Speak to your account manger to take a closer look at our French wine selection.

  • A sizzling Spanish tasting with an Italian twist!

    Will Phaure gives us a blow by blow account from a tasting in the depths of the New Forest...

    11.05 We arrive at Limewood Hotel, situated in the heart of the New Forest. The sun is shining, the skies are blue and the Ferrari is parked strategically outside the main door. Had one of our customers arrived already? Panic - I am sure the tasting invitation said 12pm.

    11.55 The wines finally leave the fridges and arrive in beautiful silver ice buckets ready for our wonderful Spanish producers to tell their stories. At 12pm on the dot the first bottle of cava is uncorked and the tasting begins.

    12.15 The sound of another Italian sports car roars gently up the mile long drive and parks next to the Ferrari. The fact that there are signs stating no parking in front of the main door is irrelevant. We did not mind, the hotel certainly did not mind, but I think the Ferrari owner did!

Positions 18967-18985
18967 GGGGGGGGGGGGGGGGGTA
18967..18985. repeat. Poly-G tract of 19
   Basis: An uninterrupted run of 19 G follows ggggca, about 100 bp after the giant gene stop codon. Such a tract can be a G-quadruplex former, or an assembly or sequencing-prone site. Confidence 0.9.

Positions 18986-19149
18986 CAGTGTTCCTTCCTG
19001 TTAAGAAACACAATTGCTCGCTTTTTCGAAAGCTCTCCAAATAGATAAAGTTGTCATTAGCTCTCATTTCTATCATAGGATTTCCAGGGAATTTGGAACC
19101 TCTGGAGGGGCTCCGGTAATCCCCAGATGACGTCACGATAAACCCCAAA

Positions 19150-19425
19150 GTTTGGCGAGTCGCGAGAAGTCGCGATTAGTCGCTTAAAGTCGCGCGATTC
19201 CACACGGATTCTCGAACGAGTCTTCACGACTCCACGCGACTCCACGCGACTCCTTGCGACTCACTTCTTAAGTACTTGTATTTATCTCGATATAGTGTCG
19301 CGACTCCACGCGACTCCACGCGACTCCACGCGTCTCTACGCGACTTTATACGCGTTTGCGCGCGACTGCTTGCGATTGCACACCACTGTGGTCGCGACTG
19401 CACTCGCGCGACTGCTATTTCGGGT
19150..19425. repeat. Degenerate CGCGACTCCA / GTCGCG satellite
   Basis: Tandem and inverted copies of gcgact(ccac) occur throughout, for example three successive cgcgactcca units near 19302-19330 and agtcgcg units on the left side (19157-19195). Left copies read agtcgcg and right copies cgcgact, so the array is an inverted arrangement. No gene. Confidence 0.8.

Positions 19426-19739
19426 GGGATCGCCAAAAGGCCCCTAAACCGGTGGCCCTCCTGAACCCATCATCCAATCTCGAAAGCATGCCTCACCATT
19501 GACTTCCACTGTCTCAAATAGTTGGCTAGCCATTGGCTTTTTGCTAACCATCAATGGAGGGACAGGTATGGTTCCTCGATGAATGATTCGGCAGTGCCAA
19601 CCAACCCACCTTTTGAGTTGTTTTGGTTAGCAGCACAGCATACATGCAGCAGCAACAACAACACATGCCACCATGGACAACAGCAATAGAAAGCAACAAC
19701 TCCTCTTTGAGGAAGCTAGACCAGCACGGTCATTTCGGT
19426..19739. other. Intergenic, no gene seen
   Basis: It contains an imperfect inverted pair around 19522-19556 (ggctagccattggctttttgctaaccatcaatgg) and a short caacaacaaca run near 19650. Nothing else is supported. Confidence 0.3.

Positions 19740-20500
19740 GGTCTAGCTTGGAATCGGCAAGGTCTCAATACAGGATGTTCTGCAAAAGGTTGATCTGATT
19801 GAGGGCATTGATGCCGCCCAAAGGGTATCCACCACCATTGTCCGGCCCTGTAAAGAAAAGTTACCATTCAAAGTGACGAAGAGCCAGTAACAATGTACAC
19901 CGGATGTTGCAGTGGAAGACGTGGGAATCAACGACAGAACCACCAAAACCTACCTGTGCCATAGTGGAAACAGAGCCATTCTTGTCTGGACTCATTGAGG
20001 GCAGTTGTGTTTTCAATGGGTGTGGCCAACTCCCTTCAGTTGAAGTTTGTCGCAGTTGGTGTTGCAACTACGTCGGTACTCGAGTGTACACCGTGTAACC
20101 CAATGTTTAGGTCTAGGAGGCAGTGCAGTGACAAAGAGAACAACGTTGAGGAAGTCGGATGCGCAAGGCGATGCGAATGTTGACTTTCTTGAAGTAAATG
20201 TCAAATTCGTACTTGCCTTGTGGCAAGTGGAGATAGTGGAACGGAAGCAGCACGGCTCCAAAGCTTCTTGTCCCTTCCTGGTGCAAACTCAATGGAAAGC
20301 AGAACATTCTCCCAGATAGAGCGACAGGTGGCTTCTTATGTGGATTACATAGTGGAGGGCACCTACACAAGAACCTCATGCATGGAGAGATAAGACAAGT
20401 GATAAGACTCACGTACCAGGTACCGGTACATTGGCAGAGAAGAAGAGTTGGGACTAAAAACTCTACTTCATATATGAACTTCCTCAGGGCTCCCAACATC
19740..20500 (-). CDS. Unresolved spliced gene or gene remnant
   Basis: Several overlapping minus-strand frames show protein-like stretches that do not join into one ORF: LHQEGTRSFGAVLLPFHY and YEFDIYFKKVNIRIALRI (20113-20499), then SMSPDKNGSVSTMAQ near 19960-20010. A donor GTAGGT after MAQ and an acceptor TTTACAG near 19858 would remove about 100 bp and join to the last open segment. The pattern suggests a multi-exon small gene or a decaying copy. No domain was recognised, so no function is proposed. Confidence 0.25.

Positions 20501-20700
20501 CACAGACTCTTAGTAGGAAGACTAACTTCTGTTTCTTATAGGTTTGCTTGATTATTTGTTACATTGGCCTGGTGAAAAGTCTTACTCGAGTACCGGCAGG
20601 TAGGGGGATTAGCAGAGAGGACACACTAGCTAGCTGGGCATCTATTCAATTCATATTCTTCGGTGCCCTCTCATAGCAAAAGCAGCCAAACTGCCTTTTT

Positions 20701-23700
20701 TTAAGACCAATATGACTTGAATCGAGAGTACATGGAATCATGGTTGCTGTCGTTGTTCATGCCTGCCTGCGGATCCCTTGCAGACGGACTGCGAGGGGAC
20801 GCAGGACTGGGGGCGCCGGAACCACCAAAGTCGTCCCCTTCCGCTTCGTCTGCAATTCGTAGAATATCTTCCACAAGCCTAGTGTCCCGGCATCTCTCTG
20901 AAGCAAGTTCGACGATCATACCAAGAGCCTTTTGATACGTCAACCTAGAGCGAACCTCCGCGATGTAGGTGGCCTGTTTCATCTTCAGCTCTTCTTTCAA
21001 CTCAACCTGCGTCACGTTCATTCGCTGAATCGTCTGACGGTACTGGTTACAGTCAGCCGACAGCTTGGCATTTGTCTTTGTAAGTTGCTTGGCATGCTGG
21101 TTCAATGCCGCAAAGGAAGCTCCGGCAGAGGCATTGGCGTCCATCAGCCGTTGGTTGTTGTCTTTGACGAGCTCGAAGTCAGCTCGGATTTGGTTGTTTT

12.17 Customers of Enotria get out of the Maserati and head towards our Spanish tasting. The party has certainly begun now for it is Julian Leefe-Griffiths, MD of The Black Pig and the George and Dragon in Tunbridge Wells who has arrived accompanied by the one and only James Pullen, owner of The Griffin Inn in Fletching!

    The sun is shining and the wines are tasting really well with fantastic comments from our customers - with 30 customers, 3 producers (Erick, Manuel and Imna) and 7 colleagues present the tasting is in full throttle!

    16:00 The tasting officially finishes.